979-6524 - Aerial views of snow-capped mountains, ice fields, and glaciers on a commercial flight from Juneau to Anchorage Alaska, USA. Pacific Ocean. Alaska has hosted a glacier-favoring mixture of climate and topography for the last 12.5 million years. During the Pleistocene age, when the climate was 3 to 9 degrees Fahrenheit colder than it is today, an ice sheet covered a large expanse of the earth, including the islands of southeastern Alaska. Today there are still over 100,000 glaciers in Alaska, although ice covers only 5 percent of the state. The icefields and glaciers of the Tongass National Forest are some of the few remnants of the once-vast ice sheets.
Aerial view of peninsula just north of Juneau in Southeast Alaska, USA. Pacific Ocean.
979-6514 - Aerial view of peninsula just north of Juneau in Southeast Alaska, USA. Pacific Ocean.
Aerial views of snow-capped mountains, ice fields, and glaciers on a commercial flight from Juneau to Anchorage Alaska, USA. Pacific Ocean. Alaska has hosted a glacier-favoring mixture of climate and topography for the last 12.5 million years. During the Pleistocene age, when the climate was 3 to 9 degrees Fahrenheit colder than it is today, an ice sheet covered a large expanse of the earth, including the islands of southeastern Alaska. Today there are still over 100,000 glaciers in Alaska, although ice covers only 5 percent of the state. The icefields and glaciers of the Tongass National Forest are some of the few remnants of the once-vast ice sheets.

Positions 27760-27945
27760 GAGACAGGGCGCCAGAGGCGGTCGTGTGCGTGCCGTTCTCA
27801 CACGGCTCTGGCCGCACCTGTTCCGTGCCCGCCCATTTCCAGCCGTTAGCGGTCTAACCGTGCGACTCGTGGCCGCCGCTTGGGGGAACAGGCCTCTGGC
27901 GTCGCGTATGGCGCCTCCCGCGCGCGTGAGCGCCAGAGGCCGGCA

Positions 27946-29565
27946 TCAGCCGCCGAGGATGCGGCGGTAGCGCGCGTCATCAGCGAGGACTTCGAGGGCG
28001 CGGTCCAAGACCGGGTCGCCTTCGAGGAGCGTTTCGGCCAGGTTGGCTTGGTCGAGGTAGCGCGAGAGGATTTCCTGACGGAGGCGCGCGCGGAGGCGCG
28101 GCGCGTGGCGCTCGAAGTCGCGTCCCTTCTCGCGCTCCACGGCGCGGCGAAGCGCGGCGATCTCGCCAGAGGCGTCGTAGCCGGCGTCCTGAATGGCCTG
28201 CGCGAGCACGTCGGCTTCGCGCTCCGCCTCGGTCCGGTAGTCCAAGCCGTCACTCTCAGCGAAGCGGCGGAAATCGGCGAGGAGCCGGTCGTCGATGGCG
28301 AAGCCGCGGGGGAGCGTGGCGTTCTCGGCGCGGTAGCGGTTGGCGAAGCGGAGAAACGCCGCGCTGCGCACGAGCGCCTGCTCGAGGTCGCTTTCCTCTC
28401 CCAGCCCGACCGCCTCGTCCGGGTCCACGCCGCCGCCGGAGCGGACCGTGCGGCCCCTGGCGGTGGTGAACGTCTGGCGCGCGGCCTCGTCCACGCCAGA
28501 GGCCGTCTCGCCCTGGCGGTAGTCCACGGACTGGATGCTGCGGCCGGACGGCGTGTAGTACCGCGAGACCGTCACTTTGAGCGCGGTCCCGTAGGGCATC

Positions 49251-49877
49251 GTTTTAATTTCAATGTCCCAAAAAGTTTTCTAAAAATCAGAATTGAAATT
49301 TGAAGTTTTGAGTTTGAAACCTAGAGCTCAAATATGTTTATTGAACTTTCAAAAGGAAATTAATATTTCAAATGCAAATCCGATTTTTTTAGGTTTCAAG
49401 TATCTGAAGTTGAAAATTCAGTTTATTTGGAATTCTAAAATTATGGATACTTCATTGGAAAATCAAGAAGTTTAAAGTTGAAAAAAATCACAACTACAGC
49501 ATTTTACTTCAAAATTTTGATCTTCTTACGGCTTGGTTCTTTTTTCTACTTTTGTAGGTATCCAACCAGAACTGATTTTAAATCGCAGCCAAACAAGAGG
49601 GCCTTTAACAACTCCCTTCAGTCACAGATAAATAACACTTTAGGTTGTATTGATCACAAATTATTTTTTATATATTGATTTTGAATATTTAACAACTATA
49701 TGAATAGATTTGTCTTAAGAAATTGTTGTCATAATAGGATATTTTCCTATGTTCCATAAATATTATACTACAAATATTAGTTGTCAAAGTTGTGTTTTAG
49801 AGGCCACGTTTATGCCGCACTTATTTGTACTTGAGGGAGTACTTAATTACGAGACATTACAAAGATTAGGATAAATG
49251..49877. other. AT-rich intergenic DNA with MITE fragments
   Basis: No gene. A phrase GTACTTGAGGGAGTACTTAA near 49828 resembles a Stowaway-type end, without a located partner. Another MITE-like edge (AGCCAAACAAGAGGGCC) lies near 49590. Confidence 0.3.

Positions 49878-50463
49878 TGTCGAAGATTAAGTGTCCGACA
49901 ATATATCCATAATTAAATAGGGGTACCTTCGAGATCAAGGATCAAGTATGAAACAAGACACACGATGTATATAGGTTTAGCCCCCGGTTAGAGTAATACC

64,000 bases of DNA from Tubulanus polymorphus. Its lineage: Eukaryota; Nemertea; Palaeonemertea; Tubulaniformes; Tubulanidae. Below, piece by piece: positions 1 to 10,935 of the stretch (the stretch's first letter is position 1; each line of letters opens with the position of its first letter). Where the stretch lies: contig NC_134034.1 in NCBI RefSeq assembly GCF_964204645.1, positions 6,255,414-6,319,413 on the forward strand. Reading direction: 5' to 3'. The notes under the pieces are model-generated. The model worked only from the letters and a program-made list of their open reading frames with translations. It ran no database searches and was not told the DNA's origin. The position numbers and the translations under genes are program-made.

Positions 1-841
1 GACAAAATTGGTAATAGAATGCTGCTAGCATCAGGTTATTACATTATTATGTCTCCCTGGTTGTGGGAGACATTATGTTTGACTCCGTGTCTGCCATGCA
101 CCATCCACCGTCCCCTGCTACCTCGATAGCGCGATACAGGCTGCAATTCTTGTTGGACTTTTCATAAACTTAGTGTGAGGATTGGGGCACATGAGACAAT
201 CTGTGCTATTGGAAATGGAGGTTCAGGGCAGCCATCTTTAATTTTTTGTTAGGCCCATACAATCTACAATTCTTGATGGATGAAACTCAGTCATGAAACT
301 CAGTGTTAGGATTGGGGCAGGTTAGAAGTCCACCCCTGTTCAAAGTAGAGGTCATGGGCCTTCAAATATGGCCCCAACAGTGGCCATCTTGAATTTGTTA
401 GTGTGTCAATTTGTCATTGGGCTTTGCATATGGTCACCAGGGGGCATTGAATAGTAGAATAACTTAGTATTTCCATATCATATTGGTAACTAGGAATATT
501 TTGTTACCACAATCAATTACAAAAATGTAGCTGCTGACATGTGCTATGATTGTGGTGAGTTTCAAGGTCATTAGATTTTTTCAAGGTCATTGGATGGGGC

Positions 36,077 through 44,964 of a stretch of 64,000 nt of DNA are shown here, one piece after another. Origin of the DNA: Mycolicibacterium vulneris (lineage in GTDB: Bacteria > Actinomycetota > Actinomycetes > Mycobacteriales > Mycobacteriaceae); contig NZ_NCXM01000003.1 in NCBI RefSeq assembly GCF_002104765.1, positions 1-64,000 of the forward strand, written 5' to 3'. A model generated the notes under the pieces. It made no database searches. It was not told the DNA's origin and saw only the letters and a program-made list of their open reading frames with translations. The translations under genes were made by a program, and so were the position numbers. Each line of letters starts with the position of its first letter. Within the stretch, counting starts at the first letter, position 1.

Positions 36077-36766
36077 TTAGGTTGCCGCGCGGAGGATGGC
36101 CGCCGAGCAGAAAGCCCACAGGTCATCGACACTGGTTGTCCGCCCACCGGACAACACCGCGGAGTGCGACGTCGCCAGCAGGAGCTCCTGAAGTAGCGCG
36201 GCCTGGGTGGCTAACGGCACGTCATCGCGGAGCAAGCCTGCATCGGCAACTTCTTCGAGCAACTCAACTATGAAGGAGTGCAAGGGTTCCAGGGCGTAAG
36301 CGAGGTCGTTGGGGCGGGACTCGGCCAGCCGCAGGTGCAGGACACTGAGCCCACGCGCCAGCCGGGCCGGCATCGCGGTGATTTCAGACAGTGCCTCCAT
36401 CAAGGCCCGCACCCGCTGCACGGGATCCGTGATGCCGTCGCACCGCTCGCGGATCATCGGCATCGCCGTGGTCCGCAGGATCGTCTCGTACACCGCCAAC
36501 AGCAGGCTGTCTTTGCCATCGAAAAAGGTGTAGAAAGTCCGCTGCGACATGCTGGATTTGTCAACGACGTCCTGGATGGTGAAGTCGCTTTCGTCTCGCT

979-6529 - Aerial views of snow-capped mountains, ice fields, and glaciers on a commercial flight from Juneau to Anchorage Alaska, USA. Pacific Ocean. Alaska has hosted a glacier-favoring mixture of climate and topography for the last 12.5 million years. During the Pleistocene age, when the climate was 3 to 9 degrees Fahrenheit colder than it is today, an ice sheet covered a large expanse of the earth, including the islands of southeastern Alaska. Today there are still over 100,000 glaciers in Alaska, although ice covers only 5 percent of the state. The icefields and glaciers of the Tongass National Forest are some of the few remnants of the once-vast ice sheets.
A young black bear (Ursus americanus) foraging near Mendenhall Glacier Park just outside of Juneau, on the Alaska mainland in Southeast Alaska, USA. Pacific Ocean. This young bear is probably only recently weaned from its mother. The Alaskan black bear has its own sub-species name: Ursus americanus emmonsii. The black bear usually ranges in length from 150 to 180 cm (5 to 6 feet) and typically stands about 76 to 91 cm (2.5 to 3 feet) at the shoulder. Standing up on its hind feet, a black bear can be up to 7 feet tall (2.12 m). Males are 33% larger than females. Females weigh between 40 and 180 kg (90 and 400 pounds); males weigh between 115 and 275 kg (250 and 600 pounds). Adult black bears can reach 300 kg (660 pounds), but exceptionally large males have been recorded from the wild at up to 240 cm (95 inches) long and at least 365 kg (800 pounds). Today, a major threat to the black bears is poaching, or illegal killing, to supply Asian markets with bear galls, hearts, and paws, considered to have medicinal value in China, Japan, and Korea.